For consideration only—not an excuse to be a jerk

It sounds like there might be some concern about the intelligent item's dedicated power being abused. If the PC's making a good faith effort to satiate the intelligent item's bloodlust (or whatever its special purpose), then the item should routinely and reliably make use of its dedicated power on the PC's behalf when the PC's furthering that special purpose. Unless the item was randomly rolled, the DM's introduced to the campaign a powerful magic item with a big neon sign on it that says You should go have adventures doing this and if the PC is doing that, the reward is the intelligent item using its dedicated power for the PC's benefit.

So the above perspective is for when things are getting out of hand. I can't know what out of hand is in other groups, but in mine it would include lying to the intelligent item to get it to use its dedicated power at inappropriate times or threatening the item in an effort to get it to use its dedicated power. Both should have repercussions, just like lying to or threatening any NPC does. Velma doesn't lie to Scooby-Doo about rewarding him with Scooby Snacks, and Fred never says to Scooby-Doo, "Listen, dog, help us catch the amusement park phantom or I'll sock you!" Treat the smart, wise, personable magic item with the same respect.

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Dedicated Powers are at-will - but not the player's will. The description in the DMG reads:

A dedicated power operates only when an intelligent item is in pursuit of its special purpose. This determination is always made by the item.

Dedicated Powers only apply for intelligent items that have a special purpose, and these special purposes are normally pretty clear-cut. The DMG specifically points out that the justification for using a Dedicated Power should be "easy and straightforward" - which means "ah, but if I slay this elf, it will incite the elven nation to destroy the giants, which is your special purpose!" and suchlike probably won't work.

Furthermore, the same paragraph clarifies that the item - which in this case means the DM - decides when and how to use the Dedicated Power, even if the wielder (rather than the item) is dominant.

So, then, in your example - yes, the item might choose to cast lightning bolt in every round of combat against giants - but, equally, it might not. Especially if it's not the ideal thing to do - allies in the line of fire, giants with electricity resistance, that sort of thing - or if the item doesn't want to. Perhaps this intelligent sword would rather slay the giants in melee combat, reserving its electrical vengeance only for the chief of this giant tribe?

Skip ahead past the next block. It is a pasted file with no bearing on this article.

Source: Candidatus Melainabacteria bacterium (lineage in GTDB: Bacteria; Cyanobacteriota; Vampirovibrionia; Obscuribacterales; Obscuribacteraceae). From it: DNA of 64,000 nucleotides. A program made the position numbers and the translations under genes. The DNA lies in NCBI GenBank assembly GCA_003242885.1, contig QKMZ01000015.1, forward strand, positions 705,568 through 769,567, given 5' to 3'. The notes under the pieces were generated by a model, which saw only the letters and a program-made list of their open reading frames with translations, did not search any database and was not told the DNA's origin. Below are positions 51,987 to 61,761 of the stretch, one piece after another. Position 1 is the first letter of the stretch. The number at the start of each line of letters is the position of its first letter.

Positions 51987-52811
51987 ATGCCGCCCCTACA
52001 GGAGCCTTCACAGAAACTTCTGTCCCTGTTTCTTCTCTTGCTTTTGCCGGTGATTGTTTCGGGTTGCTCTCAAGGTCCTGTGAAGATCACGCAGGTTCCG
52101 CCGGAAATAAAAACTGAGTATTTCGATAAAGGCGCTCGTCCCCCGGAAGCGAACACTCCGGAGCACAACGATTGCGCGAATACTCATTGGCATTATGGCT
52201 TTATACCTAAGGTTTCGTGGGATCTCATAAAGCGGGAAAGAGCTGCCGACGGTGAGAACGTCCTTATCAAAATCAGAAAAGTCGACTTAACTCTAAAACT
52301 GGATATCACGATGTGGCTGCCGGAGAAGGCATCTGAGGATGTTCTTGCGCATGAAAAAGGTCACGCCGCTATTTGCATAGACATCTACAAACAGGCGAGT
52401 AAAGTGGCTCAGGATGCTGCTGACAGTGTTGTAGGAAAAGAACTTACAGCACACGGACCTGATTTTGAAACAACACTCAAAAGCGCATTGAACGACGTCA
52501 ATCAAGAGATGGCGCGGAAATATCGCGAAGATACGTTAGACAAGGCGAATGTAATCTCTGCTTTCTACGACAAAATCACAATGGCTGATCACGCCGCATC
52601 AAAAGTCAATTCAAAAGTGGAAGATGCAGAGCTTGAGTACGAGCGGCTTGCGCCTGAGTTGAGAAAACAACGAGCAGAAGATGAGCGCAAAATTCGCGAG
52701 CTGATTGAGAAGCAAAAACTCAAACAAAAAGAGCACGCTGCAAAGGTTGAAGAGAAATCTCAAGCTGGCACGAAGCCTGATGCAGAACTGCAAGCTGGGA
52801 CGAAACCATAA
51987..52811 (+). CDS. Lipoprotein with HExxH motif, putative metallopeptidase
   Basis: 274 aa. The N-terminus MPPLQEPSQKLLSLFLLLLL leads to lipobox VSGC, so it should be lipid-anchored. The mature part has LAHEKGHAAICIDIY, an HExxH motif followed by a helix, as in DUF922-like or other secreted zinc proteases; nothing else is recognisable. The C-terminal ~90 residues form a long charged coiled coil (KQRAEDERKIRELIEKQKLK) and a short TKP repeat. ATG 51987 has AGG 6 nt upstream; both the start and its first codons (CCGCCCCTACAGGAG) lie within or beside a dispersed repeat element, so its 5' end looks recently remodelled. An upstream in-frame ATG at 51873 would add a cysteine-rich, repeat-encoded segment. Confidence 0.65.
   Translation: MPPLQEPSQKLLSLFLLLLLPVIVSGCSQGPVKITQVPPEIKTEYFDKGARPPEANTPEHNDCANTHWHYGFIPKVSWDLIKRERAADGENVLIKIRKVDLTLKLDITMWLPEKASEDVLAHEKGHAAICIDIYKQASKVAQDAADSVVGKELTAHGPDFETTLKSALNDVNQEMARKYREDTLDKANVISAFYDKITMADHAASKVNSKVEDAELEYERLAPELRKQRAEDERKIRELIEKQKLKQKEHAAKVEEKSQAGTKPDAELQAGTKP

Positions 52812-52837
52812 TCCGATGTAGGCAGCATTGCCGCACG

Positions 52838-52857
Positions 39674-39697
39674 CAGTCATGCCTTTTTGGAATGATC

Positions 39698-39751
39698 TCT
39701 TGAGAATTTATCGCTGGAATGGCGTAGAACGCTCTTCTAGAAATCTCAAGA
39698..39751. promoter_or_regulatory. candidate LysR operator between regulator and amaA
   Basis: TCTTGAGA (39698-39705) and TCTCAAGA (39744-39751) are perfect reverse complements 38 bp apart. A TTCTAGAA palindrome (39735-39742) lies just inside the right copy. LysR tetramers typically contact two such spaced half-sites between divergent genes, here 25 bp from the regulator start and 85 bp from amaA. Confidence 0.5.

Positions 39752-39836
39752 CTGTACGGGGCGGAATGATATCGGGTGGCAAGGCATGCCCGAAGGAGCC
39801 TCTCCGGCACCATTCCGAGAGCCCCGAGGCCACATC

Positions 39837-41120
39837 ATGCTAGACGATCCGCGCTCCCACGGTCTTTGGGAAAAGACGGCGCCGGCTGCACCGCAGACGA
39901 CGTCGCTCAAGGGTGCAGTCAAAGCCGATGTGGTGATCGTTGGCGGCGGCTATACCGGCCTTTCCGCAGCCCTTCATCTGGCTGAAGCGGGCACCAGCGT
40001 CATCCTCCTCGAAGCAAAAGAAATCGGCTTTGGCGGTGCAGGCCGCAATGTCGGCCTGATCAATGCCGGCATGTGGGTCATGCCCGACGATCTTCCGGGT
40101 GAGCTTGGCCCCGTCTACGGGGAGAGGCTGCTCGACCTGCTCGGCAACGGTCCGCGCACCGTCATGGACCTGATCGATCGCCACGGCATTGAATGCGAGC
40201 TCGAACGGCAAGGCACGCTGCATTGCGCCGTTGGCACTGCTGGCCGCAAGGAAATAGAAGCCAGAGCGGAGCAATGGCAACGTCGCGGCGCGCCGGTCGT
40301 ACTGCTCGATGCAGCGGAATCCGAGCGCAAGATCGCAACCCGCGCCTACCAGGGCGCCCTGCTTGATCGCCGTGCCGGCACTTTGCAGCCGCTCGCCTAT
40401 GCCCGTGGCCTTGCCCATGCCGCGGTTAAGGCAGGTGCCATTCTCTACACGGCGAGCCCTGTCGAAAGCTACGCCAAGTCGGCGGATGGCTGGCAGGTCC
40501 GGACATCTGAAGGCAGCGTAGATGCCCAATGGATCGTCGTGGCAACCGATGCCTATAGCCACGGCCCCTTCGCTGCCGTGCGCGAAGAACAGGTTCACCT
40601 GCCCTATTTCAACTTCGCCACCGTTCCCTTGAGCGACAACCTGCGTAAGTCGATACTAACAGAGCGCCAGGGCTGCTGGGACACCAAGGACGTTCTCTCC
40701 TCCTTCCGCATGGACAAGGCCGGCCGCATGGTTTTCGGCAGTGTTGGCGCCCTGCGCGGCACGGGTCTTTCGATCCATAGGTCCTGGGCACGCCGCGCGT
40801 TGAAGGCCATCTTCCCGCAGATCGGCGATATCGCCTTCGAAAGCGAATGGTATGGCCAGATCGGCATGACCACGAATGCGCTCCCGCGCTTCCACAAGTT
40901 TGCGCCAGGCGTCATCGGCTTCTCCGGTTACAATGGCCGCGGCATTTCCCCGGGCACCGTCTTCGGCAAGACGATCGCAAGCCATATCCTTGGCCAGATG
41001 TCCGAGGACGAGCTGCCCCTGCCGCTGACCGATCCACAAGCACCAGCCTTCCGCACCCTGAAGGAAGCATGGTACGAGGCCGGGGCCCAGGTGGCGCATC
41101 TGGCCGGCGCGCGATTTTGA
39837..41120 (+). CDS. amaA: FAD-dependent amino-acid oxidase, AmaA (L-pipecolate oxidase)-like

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As I'm the GM, my own opinion on this matter is that yes, if an intelligent item has a Dedicated Power of a spell effect, it's 'at will' if not listed (meaning the item can use it as frequently as it wants, though it's the item's will that determines frequency, not the character).

The reasoning for that is the cost of that ability; taking the rules for magic item creation, acting as a 'use-activated' magic item, that would be spell level × caster level × 1,800gp. lightning bolt and fireball are both 3rd-level spells, and the damage suggests a 10th level caster. 3 × 10 × 2,000 = 60,000gp. And that's the cost associated with the intelligent item having that power.

Testing on the waves of exhaustion ability too: that's a 7th level spell. A wizard would have to be at least 13th level to cast that. 7 × 13 × 2,000 = 182,000gp. The listed cost for that Dedicated Power is 164,000gp, so pretty close.

So the cost is pretty similar, and prohibitively high for low-level characters to get their hands on.

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  • \$\begingroup\$ Do you, as the DM, want the character wielding this weapon to be able to cast lightning bolt more often in a day than a spell caster with that spell? \$\endgroup\$ – KorvinStarmast Jan 13 '16 at 2:47
  • \$\begingroup\$ If characters are high-level enough to have 60,000gp laying around, and access to a 10th level wizard who can craft for them, they can get a lightning bolt firing necklace crafted if they wanted to. If they bought an intelligent item for 60,000gp, I think it should have the same benefit, no? Now, usually intelligent items are found, not bought, so the intrinsic value of it may not be that important to the players, and I could make it a custom dedicated power that's only 3/day for a lesser cost. But for the SRD examples, I think use-activated matches the cost required better. \$\endgroup\$ – MidnightLightning Jan 13 '16 at 7:36